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Carriers and law enforcement working better together

In my previous IdeaXchange post I mentioned how drivers can interact with officers and inspectors to make inspections go as smoothly as possible.

There are also actions carriers can take to make sure they too have good relationships with law enforcement officers and inspectors. Many of you have already established those relationships and receive the benefits of a good relationship. Of course, having a good relationship doesn’t mean inspectors look the other way or cut you some “slack” when inspecting your vehicles — rather, it provides you an avenue for the free and honest exchange of ideas, questions, training and other valuable information. This exchange can make you a safer carrier, and the law enforcement personnel better informed as to the unique challenges facing the carriers

How do you create this relationship? First impressions count! Your initial approach in discussing your issues with the officer or the agency may determine what kind of response you are going to receive. If you are excessively impolite or condescending, there is obviously a greater possibility the level of cooperation on the agency’s part could be adversely affected.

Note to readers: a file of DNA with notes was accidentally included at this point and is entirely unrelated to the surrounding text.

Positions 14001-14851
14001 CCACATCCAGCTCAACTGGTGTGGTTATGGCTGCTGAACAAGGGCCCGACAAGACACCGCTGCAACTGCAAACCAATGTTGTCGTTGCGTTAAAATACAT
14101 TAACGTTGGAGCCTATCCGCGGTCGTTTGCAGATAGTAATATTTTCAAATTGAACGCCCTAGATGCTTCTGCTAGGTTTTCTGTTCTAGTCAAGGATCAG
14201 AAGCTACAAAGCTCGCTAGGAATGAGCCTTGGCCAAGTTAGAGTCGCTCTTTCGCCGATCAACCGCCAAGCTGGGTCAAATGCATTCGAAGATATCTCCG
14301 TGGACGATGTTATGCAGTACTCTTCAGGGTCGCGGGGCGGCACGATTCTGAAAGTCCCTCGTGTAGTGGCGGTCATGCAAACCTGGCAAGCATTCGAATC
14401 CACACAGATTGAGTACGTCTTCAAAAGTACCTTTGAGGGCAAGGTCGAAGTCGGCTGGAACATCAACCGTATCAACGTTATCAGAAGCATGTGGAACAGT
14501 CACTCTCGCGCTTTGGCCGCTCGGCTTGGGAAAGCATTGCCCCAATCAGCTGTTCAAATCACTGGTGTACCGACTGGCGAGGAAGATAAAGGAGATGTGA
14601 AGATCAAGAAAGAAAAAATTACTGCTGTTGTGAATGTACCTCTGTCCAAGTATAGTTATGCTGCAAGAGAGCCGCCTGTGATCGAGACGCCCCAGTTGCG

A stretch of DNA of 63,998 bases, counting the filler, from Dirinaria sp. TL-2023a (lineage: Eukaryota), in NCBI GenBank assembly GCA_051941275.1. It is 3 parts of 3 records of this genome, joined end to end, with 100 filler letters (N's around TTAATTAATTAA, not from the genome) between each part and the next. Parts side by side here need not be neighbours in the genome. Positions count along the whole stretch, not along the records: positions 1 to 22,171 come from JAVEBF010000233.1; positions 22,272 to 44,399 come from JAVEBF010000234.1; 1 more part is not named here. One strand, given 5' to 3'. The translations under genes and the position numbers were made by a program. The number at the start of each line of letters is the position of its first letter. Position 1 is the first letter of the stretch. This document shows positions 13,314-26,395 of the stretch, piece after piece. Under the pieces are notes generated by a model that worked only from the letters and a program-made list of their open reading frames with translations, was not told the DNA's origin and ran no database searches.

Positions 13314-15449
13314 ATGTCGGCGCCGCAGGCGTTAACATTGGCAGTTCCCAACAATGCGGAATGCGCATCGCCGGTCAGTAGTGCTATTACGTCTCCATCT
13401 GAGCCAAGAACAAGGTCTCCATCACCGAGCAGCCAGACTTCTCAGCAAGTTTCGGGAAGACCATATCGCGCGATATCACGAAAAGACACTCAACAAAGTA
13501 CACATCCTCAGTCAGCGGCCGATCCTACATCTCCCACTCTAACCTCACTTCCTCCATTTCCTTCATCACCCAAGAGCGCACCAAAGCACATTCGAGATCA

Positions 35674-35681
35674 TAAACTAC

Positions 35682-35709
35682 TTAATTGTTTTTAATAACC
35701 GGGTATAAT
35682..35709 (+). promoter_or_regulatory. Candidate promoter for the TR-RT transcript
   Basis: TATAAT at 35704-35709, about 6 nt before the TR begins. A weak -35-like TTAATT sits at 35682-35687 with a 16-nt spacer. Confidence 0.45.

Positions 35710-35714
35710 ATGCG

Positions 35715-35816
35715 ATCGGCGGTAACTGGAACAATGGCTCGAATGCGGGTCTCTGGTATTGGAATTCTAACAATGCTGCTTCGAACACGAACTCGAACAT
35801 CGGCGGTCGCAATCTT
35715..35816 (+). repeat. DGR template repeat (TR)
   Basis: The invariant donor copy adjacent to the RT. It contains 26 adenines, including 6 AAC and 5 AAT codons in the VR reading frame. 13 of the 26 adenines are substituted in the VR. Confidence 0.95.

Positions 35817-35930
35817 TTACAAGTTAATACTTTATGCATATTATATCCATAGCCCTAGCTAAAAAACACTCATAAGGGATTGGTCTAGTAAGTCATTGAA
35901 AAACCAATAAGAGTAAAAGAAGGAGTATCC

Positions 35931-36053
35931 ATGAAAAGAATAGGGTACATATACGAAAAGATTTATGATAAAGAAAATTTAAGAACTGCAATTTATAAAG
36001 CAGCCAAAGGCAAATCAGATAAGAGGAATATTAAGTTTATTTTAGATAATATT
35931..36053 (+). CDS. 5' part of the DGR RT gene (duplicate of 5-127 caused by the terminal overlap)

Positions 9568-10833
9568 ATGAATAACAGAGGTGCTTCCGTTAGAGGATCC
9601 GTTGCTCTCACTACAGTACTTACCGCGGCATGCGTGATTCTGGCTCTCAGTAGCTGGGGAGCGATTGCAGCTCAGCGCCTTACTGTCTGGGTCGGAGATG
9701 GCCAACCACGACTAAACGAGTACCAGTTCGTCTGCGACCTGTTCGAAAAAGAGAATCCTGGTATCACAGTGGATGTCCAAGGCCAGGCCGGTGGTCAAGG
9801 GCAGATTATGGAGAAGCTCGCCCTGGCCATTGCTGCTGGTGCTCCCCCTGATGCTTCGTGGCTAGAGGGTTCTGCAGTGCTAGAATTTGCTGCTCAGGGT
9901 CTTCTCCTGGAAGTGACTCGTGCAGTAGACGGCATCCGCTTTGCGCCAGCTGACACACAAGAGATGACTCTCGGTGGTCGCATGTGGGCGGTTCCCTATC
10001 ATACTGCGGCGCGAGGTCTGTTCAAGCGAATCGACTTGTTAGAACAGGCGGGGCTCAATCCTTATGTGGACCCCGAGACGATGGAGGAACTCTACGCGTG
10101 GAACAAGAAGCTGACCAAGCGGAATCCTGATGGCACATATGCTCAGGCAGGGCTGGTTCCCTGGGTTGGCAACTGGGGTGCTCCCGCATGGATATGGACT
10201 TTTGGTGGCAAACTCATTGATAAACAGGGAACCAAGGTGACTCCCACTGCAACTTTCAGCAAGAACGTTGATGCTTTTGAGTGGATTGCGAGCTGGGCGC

A more productive method is to make a professional approach, and politely explain your concern. Your phrasing and tone does matter. If you make a comment like, “You guys are always inspecting my trucks and you are harassing me,” you might get some frustration off your chest, but the opportunity to build value with the call was just diminished.

Also, bring in another person if you feel it might help you clearly state your position. For instance, if you feel you are getting a high number of inspections on your vehicles, you may want to have your safety manager approach the agency and indicate your company feels it is having trucks inspected too frequently. You and/or your safety manager can inform them you’d like to find out if there is something your company is doing (or, not doing) that is creating the issue.

In other words, don’t immediately put the agency on the defensive – take a proactive and inquisitive approach. Come forward in a respective manner, and let them know you are earnestly seeking their assistance in making things better. Ask the agency or officer to share some safety tips, and find out if they provide training programs for drivers, safety managers and other officials. If they don’t provide training, let them know you will pass the tips they gave you on to your drivers.

Most enforcement personnel are more than willing to share with the carrier, safety manager and the driver as to how problems can be eliminated so safe and legal CMV operations will result. As I have said before, the ultimate goal of all of us is safety.

While it may seem a bit peculiar given the circumstances, it may lay the foundation for a productive relationship by asking the agency to have someone speak at a driver or technician training session. Most enforcement officials are willing and eager to share their knowledge, but most of all help you improve truck safety on the road.

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